If the outerwear and apparel sold on the Respondent's website are not genuine JACK WOLFSKIN products, the Respondent's use of the disputed domain name does not grant it rights or legitimate interests since it is using the Complainant's JACK WOLFSKIN trademark for a site selling other products. The same applies if the Respondent is using the disputed domain name to commit a fraud on potential clients of the Complainant.
If the Respondent is offering genuine JACK WOLFSKIN products from the Respondent's website, such use does not automatically grant it rights and legitimate interests. The principles that govern whether a reseller of genuine goods has rights or legitimate interests have been set out in a variety of UDRP decisions, starting with the case of Oki Data Americas, Inc. v. ASD, Inc., WIPO Case No. D2001-0903.
As section 2.3 of the WIPO Overview of WIPO Panel Views on Selected UDRP Questions, Third Edition ("WIPO Overview 3.0") records, the consensus view amongst panelists is that a reseller or distributor can be making a bona fide offering of goods and services and thus have a legitimate interest in a domain name if its use meets certain requirements. However, these requirements normally include not only the actual offering of goods and services at issue and the use of the website to sell only the trademarked goods, but also that the website accurately and prominently discloses the registrant's relationship with the trademark holder. Jack Wolfskin Ausrüstung für Draussen GmbH & Co. KGaA v. firstshoppingsell, Julie Julie, WIPO Case No. D2013-0176.
In this case, rather than make its true status clear, the home page of the website includes the statements "Created With by Jack Wolfskin Outlet © 2017 All rights reserved."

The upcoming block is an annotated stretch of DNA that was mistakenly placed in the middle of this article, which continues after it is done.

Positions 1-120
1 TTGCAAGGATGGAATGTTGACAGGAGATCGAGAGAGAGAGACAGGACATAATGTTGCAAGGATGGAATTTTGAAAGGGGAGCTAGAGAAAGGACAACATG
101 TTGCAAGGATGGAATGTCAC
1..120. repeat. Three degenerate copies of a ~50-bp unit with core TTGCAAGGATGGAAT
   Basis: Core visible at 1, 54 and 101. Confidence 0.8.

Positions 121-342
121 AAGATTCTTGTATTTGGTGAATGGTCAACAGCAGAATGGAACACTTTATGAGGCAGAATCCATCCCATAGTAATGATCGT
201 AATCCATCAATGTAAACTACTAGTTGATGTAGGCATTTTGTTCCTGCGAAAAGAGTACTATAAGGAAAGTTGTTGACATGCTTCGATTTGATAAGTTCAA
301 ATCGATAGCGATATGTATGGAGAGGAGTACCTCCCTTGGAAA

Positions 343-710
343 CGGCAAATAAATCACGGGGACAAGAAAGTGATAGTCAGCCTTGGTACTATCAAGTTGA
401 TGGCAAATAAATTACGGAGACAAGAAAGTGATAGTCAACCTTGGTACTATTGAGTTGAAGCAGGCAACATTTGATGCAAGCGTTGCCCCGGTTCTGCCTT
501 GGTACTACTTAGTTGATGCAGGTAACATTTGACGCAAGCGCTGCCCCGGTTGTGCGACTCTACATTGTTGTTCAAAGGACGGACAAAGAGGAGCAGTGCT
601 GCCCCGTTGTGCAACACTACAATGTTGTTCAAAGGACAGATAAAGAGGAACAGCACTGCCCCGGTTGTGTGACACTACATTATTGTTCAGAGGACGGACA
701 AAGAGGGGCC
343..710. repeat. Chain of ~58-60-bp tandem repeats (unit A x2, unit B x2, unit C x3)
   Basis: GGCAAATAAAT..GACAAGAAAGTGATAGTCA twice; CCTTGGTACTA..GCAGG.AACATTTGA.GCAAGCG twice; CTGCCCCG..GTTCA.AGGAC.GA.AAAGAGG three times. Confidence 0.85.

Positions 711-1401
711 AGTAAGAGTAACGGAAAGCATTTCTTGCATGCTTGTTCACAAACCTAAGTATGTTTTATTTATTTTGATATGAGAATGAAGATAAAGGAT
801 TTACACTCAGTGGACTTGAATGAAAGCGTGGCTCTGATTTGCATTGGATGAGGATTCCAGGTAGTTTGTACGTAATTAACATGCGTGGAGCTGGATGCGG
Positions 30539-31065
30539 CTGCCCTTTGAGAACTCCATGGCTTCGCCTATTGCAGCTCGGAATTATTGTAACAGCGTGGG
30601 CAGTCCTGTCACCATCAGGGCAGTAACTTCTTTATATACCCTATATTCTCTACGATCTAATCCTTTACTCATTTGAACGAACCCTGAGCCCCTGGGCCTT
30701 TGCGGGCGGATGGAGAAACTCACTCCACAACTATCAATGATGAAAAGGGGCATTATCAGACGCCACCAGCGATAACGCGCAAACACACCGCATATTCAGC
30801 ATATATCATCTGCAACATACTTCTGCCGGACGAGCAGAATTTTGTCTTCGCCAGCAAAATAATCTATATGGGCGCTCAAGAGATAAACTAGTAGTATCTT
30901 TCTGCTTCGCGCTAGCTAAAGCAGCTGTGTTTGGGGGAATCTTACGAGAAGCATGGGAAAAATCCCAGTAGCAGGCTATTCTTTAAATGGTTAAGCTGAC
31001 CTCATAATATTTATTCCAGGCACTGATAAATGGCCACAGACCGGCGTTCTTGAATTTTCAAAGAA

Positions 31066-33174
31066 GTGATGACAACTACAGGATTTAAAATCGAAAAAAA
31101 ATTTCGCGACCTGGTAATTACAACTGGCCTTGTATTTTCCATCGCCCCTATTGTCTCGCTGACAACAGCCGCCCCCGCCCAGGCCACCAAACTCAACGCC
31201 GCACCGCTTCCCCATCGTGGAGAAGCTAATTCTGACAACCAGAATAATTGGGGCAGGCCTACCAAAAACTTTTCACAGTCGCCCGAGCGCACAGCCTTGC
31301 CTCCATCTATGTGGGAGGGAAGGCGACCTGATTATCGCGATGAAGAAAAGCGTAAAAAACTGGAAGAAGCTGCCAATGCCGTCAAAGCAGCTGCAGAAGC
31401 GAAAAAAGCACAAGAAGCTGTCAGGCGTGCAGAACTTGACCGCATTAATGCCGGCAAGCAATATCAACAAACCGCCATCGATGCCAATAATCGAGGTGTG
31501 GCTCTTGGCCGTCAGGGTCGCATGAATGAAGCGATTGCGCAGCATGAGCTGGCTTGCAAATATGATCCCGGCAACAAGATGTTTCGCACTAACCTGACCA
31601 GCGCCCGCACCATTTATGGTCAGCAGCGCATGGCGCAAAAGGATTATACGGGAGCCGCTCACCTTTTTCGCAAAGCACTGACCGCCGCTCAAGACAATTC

The Complainant asserts categorically that there is no relationship between the Respondent and the Complainant and that the Complainant has no connection with the website or its offering. Accordingly, the Panel finds that Respondent has failed to produce any evidence to establish rights or legitimate interests in the disputed domain name.
In our case, the Panel visited the disputed domain name on February 26, 2018, and found that the disputed domain name resolves to a website in Turkish that offers JACK WOLFSKIN products and contains the Complainant's trademark, the website did not appear to disclose any information regarding the Respondent's relationship with the Complainant. Specifically, the Complainant alleges that there was no visible disclaimer on the website. As such, Internet users may have been misled to assume that the website was run by the Complainant itself, or that there was some affiliation or sponsorship between the Parties. In fact, there is no disclaimer or accurate disclosure of the relationship between the Parties. Furthermore, the Respondent uses the word "world" clearly suggesting a business relationship with the Complainant (see section 2.5 of the WIPO Overview 3.0).
The Complainant has established a prima facie case that the Respondent lacks rights or legitimate interests in the disputed domain name. The Respondent has had the opportunity to put on evidence of its rights or legitimate interests, including submissions as to why its conduct amounts to a right or legitimate interest in the disputed domain name under the Policy. In the absence of such a response the Panel finds that the Respondent has no rights or legitimate interests in respect of the disputed domain name under paragraph 4(a)(ii) of the Policy.
C. Registered and Used in Bad Faith